Triple Crown Blackberry Bush
Semi-erect to trailing, this blackberry doesn't need to be trellised.
Reaching 8 to 10 feet high and 3 to 5 feet wide, and quicky forming a thick, stout central trunk that stands up to Mother Nature's roughest treatment, this shrub sets masses of long, arching canes packed with white blooms in late spring (irresistible to butterflies) that turn to fruit by midsummer. Best in full sun but tolerant of light shade, Triple Crown bears heavily every day for a month or more, giving you more than enough fruit for the family's immediate needs -- there will always be "leftovers" to can or freeze! And because this blackberry is self-fertile, you need plant only one, but you will find your crops even heavier if several are planted together.
Triple Crown needs rich soil, so amend it well with organic matter, and consider spraying the foliage once or twice during the growth period with Sea Magic, an all-natural seaweed growth enhancer. The canes are biennial, so cut them back hard after fruiting the second year. They will return even more plentifully in spring! Zones 5-9.
|Item Form||Pack of 3|
|Zone||5 - 9|
|Bloom Season||Early Summer - Mid Summer|
|Plant Height||8 ft - 10 ft|
|Additional Characteristics||Berries, Butterfly Lovers, Edible, Fast Growing, Free Bloomer|
|Light Requirements||Full Sun|
|Moisture Requirements||Moist, well-drained|
|Soil Tolerance||Normal, loamy|
|Uses||Beds, Border, Cuisine, Hedge|
|Restrictions||Canada, Hawaii, Puerto Rico, Guam, Virgin Islands|
The dry, sparse appearance of bareroot perennials can be alarming to the novice gardener, but in reality ordering bare root is often the smarter choice. Foliage and blooms can be seductive, but the health and long-term potential of a plant truly lies in its roots. Bareroot plants have several advantages over plants in containers—bare roots are less likely to be harmed in the shipping process, their timing is easier to control, and they are field-grown for larger, healthier root systems. This why Wayside Gardens has had great success with bare root plants, and you can too!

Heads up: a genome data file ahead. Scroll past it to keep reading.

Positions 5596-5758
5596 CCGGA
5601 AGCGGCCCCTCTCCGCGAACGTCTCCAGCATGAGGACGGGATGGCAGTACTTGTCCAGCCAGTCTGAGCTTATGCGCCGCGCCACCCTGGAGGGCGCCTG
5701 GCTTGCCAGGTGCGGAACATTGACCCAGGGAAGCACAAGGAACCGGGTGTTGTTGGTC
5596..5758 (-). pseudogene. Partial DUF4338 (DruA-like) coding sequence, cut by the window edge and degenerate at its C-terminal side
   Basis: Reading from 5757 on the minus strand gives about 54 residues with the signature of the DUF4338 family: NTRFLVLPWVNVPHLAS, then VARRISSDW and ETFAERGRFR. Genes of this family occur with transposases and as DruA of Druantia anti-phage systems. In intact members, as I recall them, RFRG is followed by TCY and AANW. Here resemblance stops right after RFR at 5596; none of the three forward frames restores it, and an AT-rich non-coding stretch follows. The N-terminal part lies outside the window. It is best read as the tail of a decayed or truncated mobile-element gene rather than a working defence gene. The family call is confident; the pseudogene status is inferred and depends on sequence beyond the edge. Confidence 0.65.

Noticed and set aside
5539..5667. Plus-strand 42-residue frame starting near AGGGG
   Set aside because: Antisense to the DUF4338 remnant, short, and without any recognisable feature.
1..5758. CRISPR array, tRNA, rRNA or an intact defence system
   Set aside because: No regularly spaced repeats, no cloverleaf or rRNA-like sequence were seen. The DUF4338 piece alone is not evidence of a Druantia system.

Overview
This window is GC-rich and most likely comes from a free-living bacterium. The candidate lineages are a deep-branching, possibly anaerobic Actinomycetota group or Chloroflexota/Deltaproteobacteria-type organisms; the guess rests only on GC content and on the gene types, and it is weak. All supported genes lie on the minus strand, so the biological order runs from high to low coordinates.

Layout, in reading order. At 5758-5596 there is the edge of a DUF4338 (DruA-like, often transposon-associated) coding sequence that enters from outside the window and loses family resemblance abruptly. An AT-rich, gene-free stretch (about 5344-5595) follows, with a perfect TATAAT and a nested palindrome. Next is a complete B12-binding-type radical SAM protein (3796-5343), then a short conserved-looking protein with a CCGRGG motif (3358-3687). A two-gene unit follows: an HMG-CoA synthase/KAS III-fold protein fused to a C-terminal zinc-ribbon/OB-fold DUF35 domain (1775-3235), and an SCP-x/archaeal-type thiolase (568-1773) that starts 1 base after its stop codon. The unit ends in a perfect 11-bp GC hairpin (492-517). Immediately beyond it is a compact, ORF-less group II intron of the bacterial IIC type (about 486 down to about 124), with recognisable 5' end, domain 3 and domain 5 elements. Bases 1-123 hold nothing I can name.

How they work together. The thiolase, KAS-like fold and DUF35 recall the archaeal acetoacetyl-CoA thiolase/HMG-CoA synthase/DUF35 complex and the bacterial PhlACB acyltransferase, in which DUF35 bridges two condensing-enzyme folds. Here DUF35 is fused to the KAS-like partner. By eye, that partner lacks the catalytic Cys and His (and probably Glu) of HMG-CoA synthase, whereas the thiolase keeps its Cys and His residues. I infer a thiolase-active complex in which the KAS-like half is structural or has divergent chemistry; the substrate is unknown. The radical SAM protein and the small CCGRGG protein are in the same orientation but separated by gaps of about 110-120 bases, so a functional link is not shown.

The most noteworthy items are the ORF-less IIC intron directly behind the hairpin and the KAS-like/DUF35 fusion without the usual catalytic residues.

It is safer to ship plants in bareroot form because there is no risk in harming new growth, and therefore the plant actually has a better chance of making it safely into the customer’s garden.
And thanks to refrigerated storage, the timing of bareroot perennials can be precisely controlled. “(Bareroot perennials) are dormant,” explains JPPA Lead Horticulturist Benjamin Chester, “But as soon as they leave the refrigerated storage they’ll begin breaking dormancy.” And once the plant ‘wakes up’, it is ready to begin the growing season in earnest, which means it will quickly catch up to the level of container plants.
The most important benefit of bareroot perennials is that they can be field grown rather than confined to containers. The bareroot Cherry Cheesecake Hibiscus pictured hereperfectly illustrates the difference between a field-grown perennial and a containerized one. Wayside Gardens used to offer this variety in a quart container, like the Monarda next to it. But the Hibiscus was simply too cramped in that space, so Wayside switched to growing it in the earth and selling it bare root. The result is a thick, fibrous mass of roots that used to fill up several cubic feet of soil and which, even in its bare, pruned form would be too large to fit back into the 1 Quart container. What a difference a little space makes! While small and slow-growing cultivars can start well in containers, large and vigorous cultivars need more room to stretch out and develop a solid root system.